Establish territorial fishing use rights
Overall effectiveness category Awaiting assessment
Number of studies: 1
Background information and definitions
Territorial fishing use rights is an area-based way of managing marine resources that gives exclusive harvesting rights to fish in a specified area to certain groups of people. These are usually allocated to and managed locally by groups of fishers working in a cooperative system. They may also be part of co-management systems with the government under national or regional frameworks. Territorial fishing use areas can be used to control fishing mortality and enforce fisher compliance. The benefits may include resource and habitat conservation and improved community participation and decision-making at a local scale.
Supporting evidence from individual studies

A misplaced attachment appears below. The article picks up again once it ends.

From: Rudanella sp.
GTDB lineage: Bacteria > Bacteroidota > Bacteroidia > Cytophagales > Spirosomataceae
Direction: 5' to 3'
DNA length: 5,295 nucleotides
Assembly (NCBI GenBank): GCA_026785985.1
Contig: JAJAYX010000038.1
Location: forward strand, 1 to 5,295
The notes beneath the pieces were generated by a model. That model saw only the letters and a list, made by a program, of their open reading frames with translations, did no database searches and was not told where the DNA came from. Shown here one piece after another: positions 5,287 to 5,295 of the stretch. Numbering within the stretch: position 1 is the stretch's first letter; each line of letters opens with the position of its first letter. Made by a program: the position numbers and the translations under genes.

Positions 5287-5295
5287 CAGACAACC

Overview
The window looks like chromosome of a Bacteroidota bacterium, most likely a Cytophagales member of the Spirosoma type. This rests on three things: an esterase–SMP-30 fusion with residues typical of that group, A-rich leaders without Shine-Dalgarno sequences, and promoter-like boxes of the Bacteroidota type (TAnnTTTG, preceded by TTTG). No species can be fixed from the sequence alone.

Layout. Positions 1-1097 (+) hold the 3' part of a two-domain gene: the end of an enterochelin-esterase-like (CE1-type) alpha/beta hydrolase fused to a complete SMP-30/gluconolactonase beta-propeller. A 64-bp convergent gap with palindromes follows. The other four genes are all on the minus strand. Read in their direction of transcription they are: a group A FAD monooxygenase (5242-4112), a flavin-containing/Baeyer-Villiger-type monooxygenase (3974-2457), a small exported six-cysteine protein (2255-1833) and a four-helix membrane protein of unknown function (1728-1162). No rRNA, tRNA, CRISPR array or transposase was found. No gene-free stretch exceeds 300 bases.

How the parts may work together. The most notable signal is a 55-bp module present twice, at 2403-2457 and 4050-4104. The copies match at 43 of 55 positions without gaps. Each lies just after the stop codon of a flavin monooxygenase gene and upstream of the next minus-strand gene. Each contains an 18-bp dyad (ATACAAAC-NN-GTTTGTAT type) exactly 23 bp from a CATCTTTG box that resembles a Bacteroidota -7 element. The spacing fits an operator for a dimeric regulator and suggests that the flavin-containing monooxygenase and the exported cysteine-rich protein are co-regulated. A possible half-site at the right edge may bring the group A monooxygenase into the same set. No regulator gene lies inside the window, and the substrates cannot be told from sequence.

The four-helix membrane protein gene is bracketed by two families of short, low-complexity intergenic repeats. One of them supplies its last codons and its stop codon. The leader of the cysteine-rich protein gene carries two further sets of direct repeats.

A study in 2007–2011 of reef and lagoon areas of an inhabited coral reef island in the Pacific Ocean, Tonga (Webster et al. 2017) found that after establishing new territorial fishing rights (exclusion of fishers from outside areas) under a new co-management system in an area, total fish catch rates did not increase in the five years after, catch rates of half of the six individual species groups decreased and there was no decrease in overall fishing effort. No differences in total fish catch rates and catch rates of three of six fish groups (Acanthuridae - Naso spp., Holocentridae, Lethrinidae) were found since implementation, but catch rates of the remaining three (Acanthuridae - Acanthurus spp., Scaridae, Serranidae) decreased (data reported as statistical results). In addition, no difference in overall fishing effort was found (data reported as statistical results), but the authors reported that this was likely to be due to reduced travel to fishing grounds further away by resident fishers with the new exclusive rights. Co-management formally commenced on the island of ‘O’ua (one of 170 Tongan Islands) in 2007, covering a marine area of 4,606 ha, of which 203 ha is a no-take zone. Only residents on ‘Ou’a can fish the co-managed area, whereas before, there was access also to fishers from neighbouring islands and small commercial vessels from the main island group. Fish catch landings (species and weight/trip) were sampled each year between 2007–2011 (total 184 records), collected opportunistically from individual fishers (see original paper for fishing types). Catch data from spearfishing only was used for statistical analysis.Study and other actions tested